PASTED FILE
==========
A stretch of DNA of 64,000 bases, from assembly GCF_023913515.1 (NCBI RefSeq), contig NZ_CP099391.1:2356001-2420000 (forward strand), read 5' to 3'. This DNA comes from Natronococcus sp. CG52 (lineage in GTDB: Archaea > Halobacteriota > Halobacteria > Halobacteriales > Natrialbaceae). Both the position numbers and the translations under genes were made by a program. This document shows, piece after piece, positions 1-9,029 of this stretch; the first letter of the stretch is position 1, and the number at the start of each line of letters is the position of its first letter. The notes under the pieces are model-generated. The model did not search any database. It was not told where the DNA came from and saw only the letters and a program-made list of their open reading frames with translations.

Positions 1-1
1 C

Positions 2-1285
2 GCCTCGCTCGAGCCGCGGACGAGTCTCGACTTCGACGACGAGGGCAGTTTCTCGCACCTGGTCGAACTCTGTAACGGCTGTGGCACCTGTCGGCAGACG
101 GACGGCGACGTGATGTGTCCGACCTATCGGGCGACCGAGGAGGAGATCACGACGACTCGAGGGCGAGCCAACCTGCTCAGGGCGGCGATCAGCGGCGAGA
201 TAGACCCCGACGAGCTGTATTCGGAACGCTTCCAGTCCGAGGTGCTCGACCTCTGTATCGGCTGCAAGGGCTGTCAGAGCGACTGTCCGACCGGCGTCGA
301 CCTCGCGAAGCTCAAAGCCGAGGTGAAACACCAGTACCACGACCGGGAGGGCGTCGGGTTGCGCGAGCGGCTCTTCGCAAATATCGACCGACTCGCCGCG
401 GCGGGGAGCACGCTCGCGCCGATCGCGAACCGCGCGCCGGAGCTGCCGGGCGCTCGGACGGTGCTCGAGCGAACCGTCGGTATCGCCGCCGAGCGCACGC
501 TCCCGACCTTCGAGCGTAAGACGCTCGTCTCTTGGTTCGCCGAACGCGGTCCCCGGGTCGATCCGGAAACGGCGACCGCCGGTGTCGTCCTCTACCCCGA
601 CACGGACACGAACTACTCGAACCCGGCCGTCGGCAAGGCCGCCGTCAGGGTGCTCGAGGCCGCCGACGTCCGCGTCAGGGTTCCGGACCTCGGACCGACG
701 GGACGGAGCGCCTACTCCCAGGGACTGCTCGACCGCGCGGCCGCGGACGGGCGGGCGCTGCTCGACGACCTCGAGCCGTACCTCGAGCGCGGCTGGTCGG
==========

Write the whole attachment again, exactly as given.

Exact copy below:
A stretch of DNA of 64,000 bases, from assembly GCF_023913515.1 (NCBI RefSeq), contig NZ_CP099391.1:2356001-2420000 (forward strand), read 5' to 3'. This DNA comes from Natronococcus sp. CG52 (lineage in GTDB: Archaea > Halobacteriota > Halobacteria > Halobacteriales > Natrialbaceae). Both the position numbers and the translations under genes were made by a program. This document shows, piece after piece, positions 1-9,029 of this stretch; the first letter of the stretch is position 1, and the number at the start of each line of letters is the position of its first letter. The notes under the pieces are model-generated. The model did not search any database. It was not told where the DNA came from and saw only the letters and a program-made list of their open reading frames with translations.

Positions 1-1
1 C

Positions 2-1285
2 GCCTCGCTCGAGCCGCGGACGAGTCTCGACTTCGACGACGAGGGCAGTTTCTCGCACCTGGTCGAACTCTGTAACGGCTGTGGCACCTGTCGGCAGACG
101 GACGGCGACGTGATGTGTCCGACCTATCGGGCGACCGAGGAGGAGATCACGACGACTCGAGGGCGAGCCAACCTGCTCAGGGCGGCGATCAGCGGCGAGA
201 TAGACCCCGACGAGCTGTATTCGGAACGCTTCCAGTCCGAGGTGCTCGACCTCTGTATCGGCTGCAAGGGCTGTCAGAGCGACTGTCCGACCGGCGTCGA
301 CCTCGCGAAGCTCAAAGCCGAGGTGAAACACCAGTACCACGACCGGGAGGGCGTCGGGTTGCGCGAGCGGCTCTTCGCAAATATCGACCGACTCGCCGCG
401 GCGGGGAGCACGCTCGCGCCGATCGCGAACCGCGCGCCGGAGCTGCCGGGCGCTCGGACGGTGCTCGAGCGAACCGTCGGTATCGCCGCCGAGCGCACGC
501 TCCCGACCTTCGAGCGTAAGACGCTCGTCTCTTGGTTCGCCGAACGCGGTCCCCGGGTCGATCCGGAAACGGCGACCGCCGGTGTCGTCCTCTACCCCGA
601 CACGGACACGAACTACTCGAACCCGGCCGTCGGCAAGGCCGCCGTCAGGGTGCTCGAGGCCGCCGACGTCCGCGTCAGGGTTCCGGACCTCGGACCGACG
701 GGACGGAGCGCCTACTCCCAGGGACTGCTCGACCGCGCGGCCGCGGACGGGCGGGCGCTGCTCGACGACCTCGAGCCGTACCTCGAGCGCGGCTGGTCGG